Is a Scientist Allowed to Wonder, Love, or Grieve?

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What in our experience comes together to form and function without a designer and creator at the root of it?

I am a Senior Computer Scientist, a full-stack software developer at a top-tier research and development organization. I work on a team to create web applications to support NASA and ESA space missions. That may sound glamorous to some people, but all it means is that I spend a lot of my time determining what symbols I should type in an intentional way to achieve a desired result, namely a web application that meets a vast array of requirements. Suppose I were to press the keys on my keyboard randomly. In that case, there is a 0% chance any sensible or even barely functioning web application would appear. We could never take such a random approach and expect to please NASA or the ESA. No one needs to be a computer scientist to know this.

Imagine cooking without a design. Blindfold a stranger. Invite them to your pantry to choose the first three things they touch. Guide them to your refrigerator, open the door and let them choose the first two things they feel. Now put these five ingredients in a pot. Spin a wheel to select a temperature setting. Roll some dice to choose the cooking time. We need no trained scientist, mathematician, or statistician to know the odds are low that this meal will bring pleasure. But take a trained chef. Invite them into your house with their eyes open to design and create a meal for you, and the odds are high that the meal will delight you.

Music also is made by design. Allow a small child who has had no piano lessons to bang on the keys. Although we may take some pleasure in their delight of finding the power to make a cacophony of noise, we do not expect the resulting sound to please us. But, bring in a pianist who plays a song composed, and our ears are delighted.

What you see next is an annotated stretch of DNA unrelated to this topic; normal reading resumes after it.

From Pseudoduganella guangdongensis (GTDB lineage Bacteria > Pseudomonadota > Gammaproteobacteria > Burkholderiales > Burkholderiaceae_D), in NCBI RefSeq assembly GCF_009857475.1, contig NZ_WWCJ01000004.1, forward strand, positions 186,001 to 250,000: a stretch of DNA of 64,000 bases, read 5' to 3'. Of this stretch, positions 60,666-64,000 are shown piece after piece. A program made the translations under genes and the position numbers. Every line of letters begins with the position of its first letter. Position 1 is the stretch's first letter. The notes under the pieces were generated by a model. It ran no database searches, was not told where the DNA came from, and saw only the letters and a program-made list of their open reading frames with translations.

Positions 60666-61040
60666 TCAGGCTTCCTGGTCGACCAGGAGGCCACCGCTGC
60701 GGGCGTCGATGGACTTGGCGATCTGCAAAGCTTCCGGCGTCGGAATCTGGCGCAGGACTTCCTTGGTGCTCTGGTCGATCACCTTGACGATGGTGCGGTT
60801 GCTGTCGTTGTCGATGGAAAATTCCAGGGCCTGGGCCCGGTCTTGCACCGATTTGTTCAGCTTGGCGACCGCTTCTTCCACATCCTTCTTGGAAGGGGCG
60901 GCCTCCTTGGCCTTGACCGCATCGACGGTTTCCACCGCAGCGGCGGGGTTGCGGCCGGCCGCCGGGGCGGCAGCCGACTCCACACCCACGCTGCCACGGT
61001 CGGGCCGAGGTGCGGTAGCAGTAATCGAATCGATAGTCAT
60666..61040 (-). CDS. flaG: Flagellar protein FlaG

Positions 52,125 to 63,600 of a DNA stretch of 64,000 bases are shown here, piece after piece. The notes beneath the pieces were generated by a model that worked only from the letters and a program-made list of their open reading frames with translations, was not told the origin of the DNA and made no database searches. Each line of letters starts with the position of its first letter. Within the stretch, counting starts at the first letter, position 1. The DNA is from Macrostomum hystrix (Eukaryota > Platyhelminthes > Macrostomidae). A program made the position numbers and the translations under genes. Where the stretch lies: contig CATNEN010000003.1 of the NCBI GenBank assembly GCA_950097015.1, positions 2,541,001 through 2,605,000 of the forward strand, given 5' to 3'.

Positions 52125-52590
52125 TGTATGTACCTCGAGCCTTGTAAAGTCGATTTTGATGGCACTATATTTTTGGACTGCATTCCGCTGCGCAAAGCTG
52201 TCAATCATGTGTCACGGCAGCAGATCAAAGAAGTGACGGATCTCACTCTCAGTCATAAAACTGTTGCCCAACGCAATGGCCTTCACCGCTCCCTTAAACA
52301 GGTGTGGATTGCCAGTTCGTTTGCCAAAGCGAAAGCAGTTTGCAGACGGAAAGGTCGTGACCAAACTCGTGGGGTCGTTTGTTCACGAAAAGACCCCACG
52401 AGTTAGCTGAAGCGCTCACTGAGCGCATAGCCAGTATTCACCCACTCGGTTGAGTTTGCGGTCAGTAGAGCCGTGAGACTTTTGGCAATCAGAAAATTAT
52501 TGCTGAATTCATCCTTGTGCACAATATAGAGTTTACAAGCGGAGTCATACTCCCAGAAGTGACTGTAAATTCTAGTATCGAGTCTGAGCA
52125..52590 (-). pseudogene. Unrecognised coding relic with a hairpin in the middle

One of the most pleasurable, glorious light shows in existence is the total solar eclipse when seen from the path of totality. This light show requires precise positioning of the observer, earth, sun, and moon. Its raw beauty surpasses that of any choreographed fireworks show. Yet, much literature describes it as a random accident. The Special Time Edition titled Beautiful Phenomena Discovering Nature’s Most Exotic Wonders states with confidence, “the moon was not placed in space for our entertainment. In fact, it was placed there by accident.” The article goes on to imply its sinful to view the total solar eclipse as more than a lame accident by using the word temptation in the following sentence: “Even for scientists, there can be a temptation to see the eclipse as something intended to thrill, a sky show put on for the only species in the solar system able to appreciate it.”

Why is it wrong for a scientist to view the eclipse as a purposeful light show?

Given much of our experience in life, from coding, to cooking, to composing, does it not seem a reasonable hypothesis?

Is a scientist allowed to wonder, love, and grieve even though science can explain none of these?

Photo by Mayur Gala on Unsplash

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